Tuesday, 28 December 2010

A Christmas Exchange

Lillian the Director of Together for Sudan sent a Christmas message to the hardworking TfS Centre staff. Read it and the heart warming reply below.

Dear Neimat,

Alan and I ask that you give our greetings and the hope for blessings at Christmas and a Happy New Year to all our Together for Sudan colleagues, including those in the Nuba Mountains. This has been an extraordinary year filled with opportunities and challenges, problems and achievements. The biggest achievement is that we are still going and still going strong. The US government has, for example, just agreed that we may begin fundraising here. Given all the difficulties and opposition which we have faced, this seems something of a miracle. And I am deeply grateful to you all for your ongoing loyalty to Together for Sudan during this time of tension and financial difficulty.

On behalf of the Together for Sudan trustees I send you our love and greetings and much gratitude for the dedicated work which TfS colleagues in both Khartoum and Kadugli have provided. Without your cooperation and hard work Together for Sudan would no longer exist. Relying on our Sudanese colleagues we can continue to reach out to people who are displaced, marginalized, illiterate and, in some cases, needing hope to keep on living. It is a blessing and a privilege for us to work with you and through you with them.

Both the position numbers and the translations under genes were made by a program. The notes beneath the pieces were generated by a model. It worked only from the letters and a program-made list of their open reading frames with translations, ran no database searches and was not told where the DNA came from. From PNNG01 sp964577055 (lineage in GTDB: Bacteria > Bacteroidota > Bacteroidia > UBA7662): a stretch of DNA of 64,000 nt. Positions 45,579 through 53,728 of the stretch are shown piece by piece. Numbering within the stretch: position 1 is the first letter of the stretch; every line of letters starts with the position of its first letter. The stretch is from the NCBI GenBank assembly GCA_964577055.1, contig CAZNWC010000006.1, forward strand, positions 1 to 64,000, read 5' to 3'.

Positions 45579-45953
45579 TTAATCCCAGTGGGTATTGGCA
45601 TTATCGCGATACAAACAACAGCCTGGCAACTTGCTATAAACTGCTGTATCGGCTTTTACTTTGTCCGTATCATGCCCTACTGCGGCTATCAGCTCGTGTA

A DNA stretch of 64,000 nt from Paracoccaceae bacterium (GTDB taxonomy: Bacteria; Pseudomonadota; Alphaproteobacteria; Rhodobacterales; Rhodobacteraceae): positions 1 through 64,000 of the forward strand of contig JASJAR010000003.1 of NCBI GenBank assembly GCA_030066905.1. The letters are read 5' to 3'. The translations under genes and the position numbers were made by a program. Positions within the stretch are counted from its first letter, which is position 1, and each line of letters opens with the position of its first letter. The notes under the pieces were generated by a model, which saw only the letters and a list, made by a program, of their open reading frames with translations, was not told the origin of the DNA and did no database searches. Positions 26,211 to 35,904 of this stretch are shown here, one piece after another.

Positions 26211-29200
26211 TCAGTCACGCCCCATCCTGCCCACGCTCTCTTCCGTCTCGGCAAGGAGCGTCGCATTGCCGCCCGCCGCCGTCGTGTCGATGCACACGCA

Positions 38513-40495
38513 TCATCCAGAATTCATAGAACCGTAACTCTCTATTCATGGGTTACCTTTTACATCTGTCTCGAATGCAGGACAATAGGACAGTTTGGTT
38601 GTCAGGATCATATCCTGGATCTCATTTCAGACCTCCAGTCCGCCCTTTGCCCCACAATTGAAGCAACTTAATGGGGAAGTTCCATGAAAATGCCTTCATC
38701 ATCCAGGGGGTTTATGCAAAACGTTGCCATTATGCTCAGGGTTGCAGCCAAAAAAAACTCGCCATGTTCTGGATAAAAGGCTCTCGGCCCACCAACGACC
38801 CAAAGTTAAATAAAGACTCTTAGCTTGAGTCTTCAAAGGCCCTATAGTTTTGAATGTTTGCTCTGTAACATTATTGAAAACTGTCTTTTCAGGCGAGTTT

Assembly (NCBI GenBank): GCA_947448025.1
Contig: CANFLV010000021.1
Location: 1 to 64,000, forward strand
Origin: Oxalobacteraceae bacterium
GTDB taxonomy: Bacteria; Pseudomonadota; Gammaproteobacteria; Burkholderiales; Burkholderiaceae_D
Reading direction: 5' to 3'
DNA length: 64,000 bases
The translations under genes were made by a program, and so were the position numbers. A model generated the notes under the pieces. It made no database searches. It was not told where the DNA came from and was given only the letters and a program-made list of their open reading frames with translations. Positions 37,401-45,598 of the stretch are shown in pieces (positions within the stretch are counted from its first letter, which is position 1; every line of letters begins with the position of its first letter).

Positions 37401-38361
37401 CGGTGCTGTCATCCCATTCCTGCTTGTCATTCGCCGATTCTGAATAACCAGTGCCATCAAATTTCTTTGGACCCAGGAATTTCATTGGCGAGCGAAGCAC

May God continue to bless and keep you in 2011. This coming period in Sudan’s history will be difficult for us all, in particular for those of you on the front line of caring and helping. Be assured of our prayers and may God give your strength and wisdom. It is my hope and expectation that the work of Together for Sudan will enable more people to understand that Muslims and Christians can successfully work together in service to people in need. This is a path to understanding, reconciliation and friendship which will help make our world a better place for us all. I ask God to protect you all at this time of tension and change in Sudan.

Thank you, Neimat, for sharing this message with all our colleagues in Khartoum and Kadugli.
With much appreciation for your leadership,

Dear Lillian,

Many thanks for your wishes to staff for Christmas and New Year. We return the blessing wishes to you and Alan hoping for a brighter future to Together for Sudan under your guidance and leadership.

It is good news that the US government has agreed that TfS may begin fundraising in USA and we pray that God will give us all the strength to continue supporting the work of TfS and keep us here all safe in this difficult time of stress and complexity.

We are all appreciating your encouraging words in this letter and feeling that there are people who care after us, pray for us and wish all the best for us. The staff felt happy when I read your message to them. Your words had a great comfortable impact on the staff including Ibrahim in Kadugli when I passed some words from the message to him through the telephone.

Thank you very much for this message which comes at a time when the TfS staff and all people in Sudan need such spiritual support.

I am attaching our Christmas card wishing you and Alan all the best for 2011.

Regards,   Neimat -- with greetings from all the staff

Friday, 10 December 2010

December 2010 Newsletter is Now Available

Following a short visit to Sudan and taking pains to visit the Nuba Mountains Lillian the director of Together for Sudan has produced a newsletter detailing our work and progress in Sudan. View a copy of the December Newsletter through our Issuu web account where you can zoom in, share and print our latest newsletter.